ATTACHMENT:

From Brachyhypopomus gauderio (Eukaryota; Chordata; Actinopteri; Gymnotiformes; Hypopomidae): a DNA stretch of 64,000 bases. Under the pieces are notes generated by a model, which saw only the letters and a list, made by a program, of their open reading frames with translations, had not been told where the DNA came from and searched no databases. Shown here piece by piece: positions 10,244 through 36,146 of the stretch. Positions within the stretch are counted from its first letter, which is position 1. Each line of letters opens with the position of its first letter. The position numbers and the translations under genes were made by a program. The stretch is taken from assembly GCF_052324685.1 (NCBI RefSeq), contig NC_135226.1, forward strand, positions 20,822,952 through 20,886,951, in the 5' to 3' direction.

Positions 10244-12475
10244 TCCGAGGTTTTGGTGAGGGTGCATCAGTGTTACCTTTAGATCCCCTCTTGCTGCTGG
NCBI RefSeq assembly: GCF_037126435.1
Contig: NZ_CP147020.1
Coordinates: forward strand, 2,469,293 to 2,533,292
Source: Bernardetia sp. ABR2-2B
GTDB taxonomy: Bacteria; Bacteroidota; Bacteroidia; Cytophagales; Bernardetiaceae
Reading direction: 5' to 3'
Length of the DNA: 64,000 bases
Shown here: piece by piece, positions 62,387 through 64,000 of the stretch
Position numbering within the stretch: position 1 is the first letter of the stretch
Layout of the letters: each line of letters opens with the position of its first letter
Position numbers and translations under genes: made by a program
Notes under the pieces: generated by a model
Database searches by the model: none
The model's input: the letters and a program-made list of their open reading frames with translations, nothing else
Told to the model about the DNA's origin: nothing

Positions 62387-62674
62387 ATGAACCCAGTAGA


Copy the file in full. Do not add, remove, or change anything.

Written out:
From Brachyhypopomus gauderio (Eukaryota; Chordata; Actinopteri; Gymnotiformes; Hypopomidae): a DNA stretch of 64,000 bases. Under the pieces are notes generated by a model, which saw only the letters and a list, made by a program, of their open reading frames with translations, had not been told where the DNA came from and searched no databases. Shown here piece by piece: positions 10,244 through 36,146 of the stretch. Positions within the stretch are counted from its first letter, which is position 1. Each line of letters opens with the position of its first letter. The position numbers and the translations under genes were made by a program. The stretch is taken from assembly GCF_052324685.1 (NCBI RefSeq), contig NC_135226.1, forward strand, positions 20,822,952 through 20,886,951, in the 5' to 3' direction.

Positions 10244-12475
10244 TCCGAGGTTTTGGTGAGGGTGCATCAGTGTTACCTTTAGATCCCCTCTTGCTGCTGG
NCBI RefSeq assembly: GCF_037126435.1
Contig: NZ_CP147020.1
Coordinates: forward strand, 2,469,293 to 2,533,292
Source: Bernardetia sp. ABR2-2B
GTDB taxonomy: Bacteria; Bacteroidota; Bacteroidia; Cytophagales; Bernardetiaceae
Reading direction: 5' to 3'
Length of the DNA: 64,000 bases
Shown here: piece by piece, positions 62,387 through 64,000 of the stretch
Position numbering within the stretch: position 1 is the first letter of the stretch
Layout of the letters: each line of letters opens with the position of its first letter
Position numbers and translations under genes: made by a program
Notes under the pieces: generated by a model
Database searches by the model: none
The model's input: the letters and a program-made list of their open reading frames with translations, nothing else
Told to the model about the DNA's origin: nothing

Positions 62387-62674
62387 ATGAACCCAGTAGA